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Conductive Oxide Contacts for High Tc Superconductors

IP.com Disclosure Number: IPCOM000112734D
Original Publication Date: 1994-Jun-01
Included in the Prior Art Database: 2005-Mar-27
Document File: 2 page(s) / 62K

Publishing Venue

IBM

Related People

Brady, MJ: AUTHOR [+5]

Abstract

One of the problems in making ohmic contact to the high Tc superconductors is that most metals will react with some of the oxygen in the superconductor under the contact. This reaction can leave an oxygen-deficient interface, causing a lowering of the transition temperature, or a nonsuperconducting layer. In addition, the metal oxide, if it is an insulator, will form a barrier. Also, the conditions used for depositing the metal - vacuum or inert gas plasma - may cause oxygen loss from the surface of the superconductor. Disclosed is a method that eliminates these problems by using conductive metal oxides as contacts for the oxide superconductors.

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Conductive Oxide Contacts for High Tc Superconductors

      One of the problems in making ohmic contact to the high Tc
superconductors is that most metals will react with some of the
oxygen in the superconductor under the contact.  This reaction can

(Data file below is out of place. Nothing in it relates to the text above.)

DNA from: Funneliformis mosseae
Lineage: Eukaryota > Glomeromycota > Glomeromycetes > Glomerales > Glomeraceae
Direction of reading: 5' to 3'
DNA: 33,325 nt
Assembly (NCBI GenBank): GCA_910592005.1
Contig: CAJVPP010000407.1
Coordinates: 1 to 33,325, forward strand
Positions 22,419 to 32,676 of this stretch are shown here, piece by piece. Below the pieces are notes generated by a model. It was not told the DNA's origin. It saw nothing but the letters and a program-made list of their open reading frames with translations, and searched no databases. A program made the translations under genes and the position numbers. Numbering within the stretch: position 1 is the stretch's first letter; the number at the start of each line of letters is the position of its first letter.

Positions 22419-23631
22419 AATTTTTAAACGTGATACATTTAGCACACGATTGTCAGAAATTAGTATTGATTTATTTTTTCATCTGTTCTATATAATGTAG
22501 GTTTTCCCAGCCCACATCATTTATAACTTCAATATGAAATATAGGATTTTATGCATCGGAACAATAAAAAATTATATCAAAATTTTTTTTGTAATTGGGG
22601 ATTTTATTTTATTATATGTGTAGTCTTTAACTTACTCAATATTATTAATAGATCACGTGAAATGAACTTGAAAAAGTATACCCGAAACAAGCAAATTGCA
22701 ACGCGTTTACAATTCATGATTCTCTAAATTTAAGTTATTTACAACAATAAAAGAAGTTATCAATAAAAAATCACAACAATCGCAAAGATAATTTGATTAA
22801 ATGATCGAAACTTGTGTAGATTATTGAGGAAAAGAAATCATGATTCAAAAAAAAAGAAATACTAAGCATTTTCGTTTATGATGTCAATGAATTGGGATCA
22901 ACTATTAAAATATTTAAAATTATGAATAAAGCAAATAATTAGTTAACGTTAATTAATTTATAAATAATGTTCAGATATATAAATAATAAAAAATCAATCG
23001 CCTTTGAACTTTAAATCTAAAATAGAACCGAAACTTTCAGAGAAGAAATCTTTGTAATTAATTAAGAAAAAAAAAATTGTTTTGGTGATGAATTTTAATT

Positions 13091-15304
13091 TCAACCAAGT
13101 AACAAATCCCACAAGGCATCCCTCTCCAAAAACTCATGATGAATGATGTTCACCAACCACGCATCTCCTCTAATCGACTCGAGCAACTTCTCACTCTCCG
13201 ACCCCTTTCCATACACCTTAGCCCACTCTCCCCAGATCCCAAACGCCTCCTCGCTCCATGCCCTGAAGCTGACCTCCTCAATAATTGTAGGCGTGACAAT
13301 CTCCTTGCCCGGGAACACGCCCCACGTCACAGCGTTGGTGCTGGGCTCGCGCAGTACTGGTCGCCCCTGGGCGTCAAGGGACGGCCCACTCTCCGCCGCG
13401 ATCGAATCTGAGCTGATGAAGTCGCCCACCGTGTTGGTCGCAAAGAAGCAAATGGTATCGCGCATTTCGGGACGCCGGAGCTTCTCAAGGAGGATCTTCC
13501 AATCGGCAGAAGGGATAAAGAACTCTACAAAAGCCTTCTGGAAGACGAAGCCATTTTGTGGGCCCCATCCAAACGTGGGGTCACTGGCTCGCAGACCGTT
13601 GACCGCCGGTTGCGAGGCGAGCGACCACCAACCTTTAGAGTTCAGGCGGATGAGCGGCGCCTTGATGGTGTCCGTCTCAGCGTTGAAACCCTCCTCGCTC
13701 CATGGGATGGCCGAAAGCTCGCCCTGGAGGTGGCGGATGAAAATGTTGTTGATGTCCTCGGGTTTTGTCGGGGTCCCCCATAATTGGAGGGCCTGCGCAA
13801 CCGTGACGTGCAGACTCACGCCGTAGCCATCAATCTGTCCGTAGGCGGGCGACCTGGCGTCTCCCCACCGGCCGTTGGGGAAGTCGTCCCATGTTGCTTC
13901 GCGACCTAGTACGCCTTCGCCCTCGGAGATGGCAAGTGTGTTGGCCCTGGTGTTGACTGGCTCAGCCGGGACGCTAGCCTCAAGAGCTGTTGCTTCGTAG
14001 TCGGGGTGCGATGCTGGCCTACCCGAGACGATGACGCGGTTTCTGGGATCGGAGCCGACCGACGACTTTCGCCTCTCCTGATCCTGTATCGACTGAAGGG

leave an oxygen-deficient interface, causing a lowering of the
transition temperature, or a nonsuperconducting layer.  In addition,
the metal oxide, if it is an insulator, will form a barrier.  Also,
the conditions used for depositing the metal - vacuum or inert gas
plasma - may cause oxygen loss from the surface of the
superconductor.  Disclosed is a method that eliminates these problems
by using conductive metal oxides as contacts for the oxide
superconductors.

      There are a number of oxides that are intrinsic metallic
conductors as opposed to doped semiconductors like Indium Tin Oxide.
Many of these conductive oxides have the rutile structure, i.e., the
structure of the dioxides of Ti, Cr, Os, Ru, Ir, Sn and Ta.  The
dioxides of V, Nb, Mo and W have slightly distorted variations of
this structure.  Not all of these compounds are metallic conductors:
'TiO' sub <2>, 'VO' sub 2, and 'PtO' sub 2 are semiconductors.
Furthermore, many of the conductive oxides react with excess oxygen
to form a higher oxide which is insulating (e.g., 'MoO' sub 2 and
'WO' sub 2).  They act much like a reactive metal as a contact
because they take oxygen away from the superconductor and leave an
insulating higher oxide ('MoO' sub 3 or 'WO' sub 3) at the interface.
That leaves the dioxides of the platinum group and related metals,
Ru, Rh, Os and Ir.  In the case of 'RuO' sub 2, the conductive rutile
phase is the highest stable oxide....